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Ethics after Auschwitz?

Primo Levi’s and Elie Wiesel’s Response

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Carole J. Lambert

Ethics after Auschwitz? Primo Levi’s and Elie Wiesel’s Response demonstrates how, after their horrific experiences in Auschwitz, both Primo Levi and Elie Wiesel could have deservedly expressed rage and bitterness for the rest of their lives. Housed in the same barracks in the depths of hell, a dark reality surpassing Dante’s vivid images portrayed in The Inferno, they chose to speak, write, and work for a better world, never allowing the memory of those who did not survive to fade. Why and how did they make this choice? What influenced their values before Auschwitz and their moral decision making after it? What can others who have suffered less devastating traumas learn from them? «The quest is in the question», Wiesel often tells his students. This book is a quest for hope and goodness emerging from the Shoah’s deepest «night».
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Against Indifference

Four Christian Responses to Jewish Suffering during the Holocaust (C. S. Lewis, Thomas Merton, Dietrich Bonhoeffer, André and Magda Trocmé)

Carole J. Lambert

Against Indifference analyzes four responses to Jewish suffering during the Holocaust, moving on a spectrum from indifference to courageous action. C. S. Lewis did little to speak up for victimized Jews; Thomas Merton chose to enclose himself in a monastery to pray for and expiate the sins of a world gone awry; Dietrich Bonhoeffer acted to help his twin sister, her Jewish husband, and some other Jews escape from Germany; and the Trocmés established protective housing and an ongoing «underground railroad» that saved several thousand Jewish lives. Why such variation in the responses of those who had committed their lives to Jesus Christ and recognized that His prime commandment is to love God and others? This book provides answers to this question that help shed light on current Christians and their commitment to victims who suffer and need their help.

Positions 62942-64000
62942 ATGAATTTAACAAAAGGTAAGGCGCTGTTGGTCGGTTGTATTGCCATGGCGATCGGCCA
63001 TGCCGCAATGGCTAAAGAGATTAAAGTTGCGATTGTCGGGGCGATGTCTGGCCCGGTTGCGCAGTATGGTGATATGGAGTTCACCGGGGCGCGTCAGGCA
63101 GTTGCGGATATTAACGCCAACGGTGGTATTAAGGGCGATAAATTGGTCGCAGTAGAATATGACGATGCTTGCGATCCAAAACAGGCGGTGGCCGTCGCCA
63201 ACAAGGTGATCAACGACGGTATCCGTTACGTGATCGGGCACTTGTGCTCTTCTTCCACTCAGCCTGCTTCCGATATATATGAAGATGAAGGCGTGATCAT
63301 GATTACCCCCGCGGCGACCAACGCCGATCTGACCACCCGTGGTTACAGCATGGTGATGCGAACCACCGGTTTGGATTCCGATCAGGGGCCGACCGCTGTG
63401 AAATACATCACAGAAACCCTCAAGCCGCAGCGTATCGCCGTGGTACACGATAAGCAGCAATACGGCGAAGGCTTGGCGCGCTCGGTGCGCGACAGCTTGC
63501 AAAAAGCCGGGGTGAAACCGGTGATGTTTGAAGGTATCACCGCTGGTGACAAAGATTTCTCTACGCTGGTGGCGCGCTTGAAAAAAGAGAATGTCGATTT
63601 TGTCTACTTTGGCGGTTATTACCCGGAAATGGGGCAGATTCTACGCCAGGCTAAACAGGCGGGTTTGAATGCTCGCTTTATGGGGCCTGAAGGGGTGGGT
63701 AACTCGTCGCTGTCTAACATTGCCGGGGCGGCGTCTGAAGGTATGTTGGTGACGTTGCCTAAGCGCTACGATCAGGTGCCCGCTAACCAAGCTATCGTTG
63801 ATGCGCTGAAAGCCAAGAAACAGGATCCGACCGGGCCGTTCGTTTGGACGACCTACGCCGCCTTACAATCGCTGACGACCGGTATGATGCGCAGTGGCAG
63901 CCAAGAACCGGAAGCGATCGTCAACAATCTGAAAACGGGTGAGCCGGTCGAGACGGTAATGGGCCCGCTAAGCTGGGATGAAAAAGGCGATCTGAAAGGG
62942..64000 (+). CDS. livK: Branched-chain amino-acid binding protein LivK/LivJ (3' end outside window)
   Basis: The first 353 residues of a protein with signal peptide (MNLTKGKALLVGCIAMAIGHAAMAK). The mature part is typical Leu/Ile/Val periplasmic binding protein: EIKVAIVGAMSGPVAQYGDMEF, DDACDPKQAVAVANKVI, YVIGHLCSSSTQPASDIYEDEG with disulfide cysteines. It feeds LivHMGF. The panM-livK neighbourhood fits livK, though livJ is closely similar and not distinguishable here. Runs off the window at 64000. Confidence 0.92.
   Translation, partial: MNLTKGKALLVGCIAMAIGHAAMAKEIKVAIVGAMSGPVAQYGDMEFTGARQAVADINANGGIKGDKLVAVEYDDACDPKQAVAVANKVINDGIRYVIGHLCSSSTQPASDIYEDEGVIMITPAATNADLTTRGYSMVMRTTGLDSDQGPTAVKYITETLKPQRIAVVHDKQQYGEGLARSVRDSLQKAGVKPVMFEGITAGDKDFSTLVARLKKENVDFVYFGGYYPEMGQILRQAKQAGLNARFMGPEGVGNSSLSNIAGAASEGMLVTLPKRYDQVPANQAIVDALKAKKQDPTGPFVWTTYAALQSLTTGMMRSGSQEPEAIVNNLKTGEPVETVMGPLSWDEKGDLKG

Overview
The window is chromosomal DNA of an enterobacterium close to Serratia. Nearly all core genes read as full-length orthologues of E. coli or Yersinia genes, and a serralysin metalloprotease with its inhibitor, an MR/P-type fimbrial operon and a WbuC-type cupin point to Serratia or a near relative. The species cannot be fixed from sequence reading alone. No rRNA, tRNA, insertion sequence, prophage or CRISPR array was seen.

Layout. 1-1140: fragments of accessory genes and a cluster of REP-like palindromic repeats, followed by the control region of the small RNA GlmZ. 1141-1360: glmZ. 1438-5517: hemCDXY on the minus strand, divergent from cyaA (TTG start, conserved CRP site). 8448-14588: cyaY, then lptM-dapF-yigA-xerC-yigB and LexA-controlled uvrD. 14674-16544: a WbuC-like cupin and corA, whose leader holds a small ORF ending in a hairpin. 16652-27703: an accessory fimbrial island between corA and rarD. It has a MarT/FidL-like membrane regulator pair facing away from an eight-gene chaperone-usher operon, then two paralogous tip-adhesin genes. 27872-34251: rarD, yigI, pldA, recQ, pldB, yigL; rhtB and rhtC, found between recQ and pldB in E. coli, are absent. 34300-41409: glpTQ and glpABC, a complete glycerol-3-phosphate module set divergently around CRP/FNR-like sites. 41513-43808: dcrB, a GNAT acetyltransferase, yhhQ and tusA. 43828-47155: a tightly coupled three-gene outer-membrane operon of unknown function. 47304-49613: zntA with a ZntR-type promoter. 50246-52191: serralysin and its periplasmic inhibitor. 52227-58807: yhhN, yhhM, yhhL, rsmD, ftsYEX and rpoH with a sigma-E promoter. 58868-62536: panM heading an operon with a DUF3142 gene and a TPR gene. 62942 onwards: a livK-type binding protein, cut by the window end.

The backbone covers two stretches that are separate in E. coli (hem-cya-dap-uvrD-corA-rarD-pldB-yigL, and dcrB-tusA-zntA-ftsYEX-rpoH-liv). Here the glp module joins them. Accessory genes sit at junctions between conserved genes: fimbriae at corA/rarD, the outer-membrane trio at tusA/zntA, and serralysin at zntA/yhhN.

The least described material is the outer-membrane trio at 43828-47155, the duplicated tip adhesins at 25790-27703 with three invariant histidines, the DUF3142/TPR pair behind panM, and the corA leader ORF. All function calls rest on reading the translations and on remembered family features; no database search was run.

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From Proverbs to Parables

The Creative Wisdom of Jesus

Carole J. Lambert

The goal of this book is to suggest that Jesus as a creative artist was heavily influenced by the Hebrew Bible’s Book of Proverbs. It posits that he created some of his short parables from specific verses found in Proverbs, suggests that he expanded some basic sapient themes present in this book when composing his parables, and shows him reacting negatively to the commonly held belief that this Book’s overall concept of wisdom is that the wise are rewarded and the fools are punished by God through their own self-destructive choices and subsequent actions.

Thus this text points to Jesus as an inventive artist, a concept not usually associated with him, and it complicates simplistic ways of defining biblical wisdom. Part I demonstrates how Jesus might have created his tales from specific proverbs found in the Book of Proverbs. The overarching theme for these parables is wisdom: Jesus as wisdom (I Cor. 1:24) speaking wisdom in new ways.